Sunday, May 29, 2011

Why you shouldn't buy the Samsung Droid Charge

There's a lot of exciting things happening in the world of Android right now. We have phones that will soon be coming out with Near Field Communication (NFC) technology so you can buy a soda with a pass of your phone. The Nexus has come to Sprint which means that it has CDMA technology which gives me hope that it could come to Verizon soon. We currently have multiple phones that will be able to run on 4G which is the next generation of wireless high speed data.

So why is it that a lackluster phone costs $299? Yes, the Charge has 4G capability but so does the LG Revolution and the HTC Thunderbolt but you don't see them asking for an arm and a leg! Since there's really nothing that sets it apart from the two fore mentioned phones the $299 forces me to look at all of the negatives.

It lacks a dual-core processor which is starting to be a standard on new devices. Even on a reasonably priced device I would want one of these chip sets. They are really only effective on Gingerbread and above but still you're phone is going to become obsolete faster without one.

It comes shipped with Froyo and not Gingerbread. It may be a little too soon to be expecting Gingerbread pre-installed but this is a huge sore spot for me with Samsung. It is up to the manufacturers to update the software on their devices and Samsung recently blocked updates to their user's phone to try and finagle money out of the carriers. This was just a poor move on their part, they didn't get any extra fees and the customers were the ones being hurt.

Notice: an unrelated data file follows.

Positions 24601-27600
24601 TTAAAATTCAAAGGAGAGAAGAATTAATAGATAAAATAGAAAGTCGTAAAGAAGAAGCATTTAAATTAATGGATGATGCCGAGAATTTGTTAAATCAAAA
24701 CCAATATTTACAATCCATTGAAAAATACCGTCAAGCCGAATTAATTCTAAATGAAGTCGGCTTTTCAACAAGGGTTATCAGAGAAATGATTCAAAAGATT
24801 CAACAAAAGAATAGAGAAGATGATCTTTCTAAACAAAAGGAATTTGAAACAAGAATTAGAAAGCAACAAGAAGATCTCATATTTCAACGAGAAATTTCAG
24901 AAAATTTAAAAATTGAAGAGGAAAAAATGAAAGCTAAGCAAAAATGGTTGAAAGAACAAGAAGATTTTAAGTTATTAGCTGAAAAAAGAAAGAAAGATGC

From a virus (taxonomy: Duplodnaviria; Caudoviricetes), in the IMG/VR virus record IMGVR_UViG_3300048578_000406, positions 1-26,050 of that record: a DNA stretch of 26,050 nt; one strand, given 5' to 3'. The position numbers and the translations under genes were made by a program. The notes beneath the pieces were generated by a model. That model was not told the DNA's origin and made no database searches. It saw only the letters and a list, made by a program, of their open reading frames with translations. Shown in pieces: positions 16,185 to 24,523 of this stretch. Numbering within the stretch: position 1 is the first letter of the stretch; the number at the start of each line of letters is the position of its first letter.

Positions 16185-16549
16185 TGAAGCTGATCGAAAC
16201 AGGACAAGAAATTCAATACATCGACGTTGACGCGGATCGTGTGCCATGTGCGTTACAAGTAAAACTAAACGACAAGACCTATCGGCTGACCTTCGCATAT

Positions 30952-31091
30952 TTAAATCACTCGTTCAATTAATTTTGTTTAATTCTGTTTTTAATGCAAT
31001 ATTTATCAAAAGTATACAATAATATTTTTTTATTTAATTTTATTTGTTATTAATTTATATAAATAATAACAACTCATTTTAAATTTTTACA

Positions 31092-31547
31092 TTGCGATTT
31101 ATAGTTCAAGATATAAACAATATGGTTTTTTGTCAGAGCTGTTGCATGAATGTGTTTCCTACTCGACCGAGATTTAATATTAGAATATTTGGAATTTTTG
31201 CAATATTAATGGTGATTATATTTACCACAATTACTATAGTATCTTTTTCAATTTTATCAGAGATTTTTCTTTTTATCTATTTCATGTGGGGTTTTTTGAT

Another sore spot for me is "bloat-ware." Bloat-ware is software that comes pre-installed on the phone and cannot be deleted. What is really frustrating is that this crap is marketed as benefits of going with the device but in the end is only reason to stay away.Unfortunately bloat-ware is on every phone but with the Charge I couldn't help but feel that there was an above average amount of bloat-ware. One of the included apps is a video service app but rather than building one from the ground up they should just focus on getting Netflix and Hulu on the device.

The Droid Charge is Samsung's first LTE phone for Verizon but a long list of drawbacks makes one laugh at the $299 price tag. Samsung's poor track record in the world of Android, inclusion of many unwanted and uninstallable apps, and lack of a dual-core processor are just some of the reasons not to buy the device. There are currently much better choices and even more phones will be coming out this summer so don't even give this phone the time of day.

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